So, here’s a thing about me: I’m an aural thinker. I don’t “think in pictures” and if I want to try and get a visual in my head, it is a tremendous amount of work. I think in words and words and pretty words. For me, landing on a sentence that pleases me — that feels good in the ear and the mouth and that resonates in the body when you say it out loud — that’s the fundamental basis of the story. Everything else builds around it. When I’m writing and when I’m editing, I do an embarrassing amount of work out loud — so much so that I can make myself hoarse after a long day. I will read a section over and over and over again out loud — often standing and performing to no one but the guinea pig and the dog — until it feels solid and correct and true. 

Love the visual of you performing for your furry friends! What is your work/writing schedule? 

Typically, I get up, get the kids ready for school, go for a run, and then write until they get home at the end of the day. Assuming my day isn’t disrupted by doctor visits or teacher visits or volunteering or cleaning the house. On a good day, I can get four hours of writing in a row. On a less good day, it will only be fifteen minutes. I do try to do something on the book each day – whether it’s writing, note taking, researching or laying flat on my office floor, just thinking.

It’s inspiring to know that you find a way to make the most of even fifteen minutes!

You’ve published short stories, nonfiction, and middle-grade fiction. Whew! Do you work on multiple projects at a time?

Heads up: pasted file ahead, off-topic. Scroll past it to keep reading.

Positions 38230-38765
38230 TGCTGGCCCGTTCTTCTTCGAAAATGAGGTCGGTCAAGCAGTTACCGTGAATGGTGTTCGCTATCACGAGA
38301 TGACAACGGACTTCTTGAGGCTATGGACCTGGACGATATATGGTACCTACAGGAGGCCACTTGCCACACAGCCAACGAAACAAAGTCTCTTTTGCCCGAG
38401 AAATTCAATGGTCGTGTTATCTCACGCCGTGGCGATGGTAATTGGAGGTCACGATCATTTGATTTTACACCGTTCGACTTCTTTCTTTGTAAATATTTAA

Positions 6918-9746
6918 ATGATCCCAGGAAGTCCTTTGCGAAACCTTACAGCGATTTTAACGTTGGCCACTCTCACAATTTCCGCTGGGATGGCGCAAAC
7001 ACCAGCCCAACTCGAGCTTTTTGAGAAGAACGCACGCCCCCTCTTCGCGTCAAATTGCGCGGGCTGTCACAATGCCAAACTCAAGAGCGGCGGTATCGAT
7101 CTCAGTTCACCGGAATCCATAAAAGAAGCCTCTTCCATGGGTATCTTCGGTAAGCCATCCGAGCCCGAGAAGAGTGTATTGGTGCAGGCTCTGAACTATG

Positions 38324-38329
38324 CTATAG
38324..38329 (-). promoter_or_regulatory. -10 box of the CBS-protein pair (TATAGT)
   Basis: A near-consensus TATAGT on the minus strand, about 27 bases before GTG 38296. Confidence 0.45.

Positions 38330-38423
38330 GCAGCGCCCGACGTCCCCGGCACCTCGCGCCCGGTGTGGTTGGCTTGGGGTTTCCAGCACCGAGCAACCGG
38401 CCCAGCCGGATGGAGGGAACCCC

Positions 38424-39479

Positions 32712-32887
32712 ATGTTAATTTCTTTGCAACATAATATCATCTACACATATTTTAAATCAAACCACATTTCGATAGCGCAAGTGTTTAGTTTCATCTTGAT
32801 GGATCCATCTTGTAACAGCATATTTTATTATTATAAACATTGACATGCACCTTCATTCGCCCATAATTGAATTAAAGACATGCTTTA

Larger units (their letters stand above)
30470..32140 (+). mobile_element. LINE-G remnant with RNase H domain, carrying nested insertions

Always. I am restless, impatient and easily bored.

What is your most difficult craft hurdle?

Self doubt. Crippling, nasty, mean, and near-constant self-doubt. It can stop any decent story in its tracks and can send any deadline hurtling into the emptiest reaches of the universe. My third book, The Witch’s Boy, almost didn’t exist at all. I had completely given up hope on it and erased the whole thing – poof! Fortunately, I have a very excellent writing group who are all very bossy, and they just emailed the draft that I had sent them back to me and told me to stop being such a dummy. For those of you who struggle similarly with crushing self-doubt, I suggest getting a critique group — the bossier the better.

So glad that your writing group saved THE WITCH’S BOY from the emptiest reaches of the universe! You are so right about bossy critique partners. Here at THE WINGED PEN we often peel each other off the floor, dust each other off, and give a swift pat on the you-know-what when necessary. I couldn’t imagine trying to write without a community of supporters. (Sending out love to all my CPs right now. ❤️)

Which writers inspire you? Is there a recently published book you’d heartily recommend?

My reading tastes are all over the map. I recently read A Darker Shade of Magic, by V.E. Schwab, which was fantastic, and The Story of My Teeth by Valeria Luiselli was mind-blowing. I finally forced myself to read The Shepherd’s Crown, Terry Pratchett’s last book, and it broke my heart just as I thought it would — and mended it right back up again. Good old Pratchett. The world is a gloomier place since he left us. And I am re-reading Bone Gap by Laura Ruby, just because.

Oooh! Just hopped on Goodreads and added those to my TBR! Thanks!

Do you have any strange writing habits?

Not really. I think my writing life is actually very dull. I wake up early, get my kids ready for school, walk the dog (his name is Sirius Black), and then get to work. If I get stuck, I do push-ups until I can’t stand it anymore and then return to the page. Sometimes I go for a run, and write in my head, stringing sentence after sentence like beads on a string, writing it all down when I get back. Mostly, though, it’s just banker’s hours, every day, me and the page, sentence after sentence until the thing is done.

❤️Sirius Black. Don’t love push-ups! Wow oh wow! Push-ups ’til you drop. *flexes bicep, sighs* You’ve inspired me. I’ll try to learn to love them.

Why do you write for children?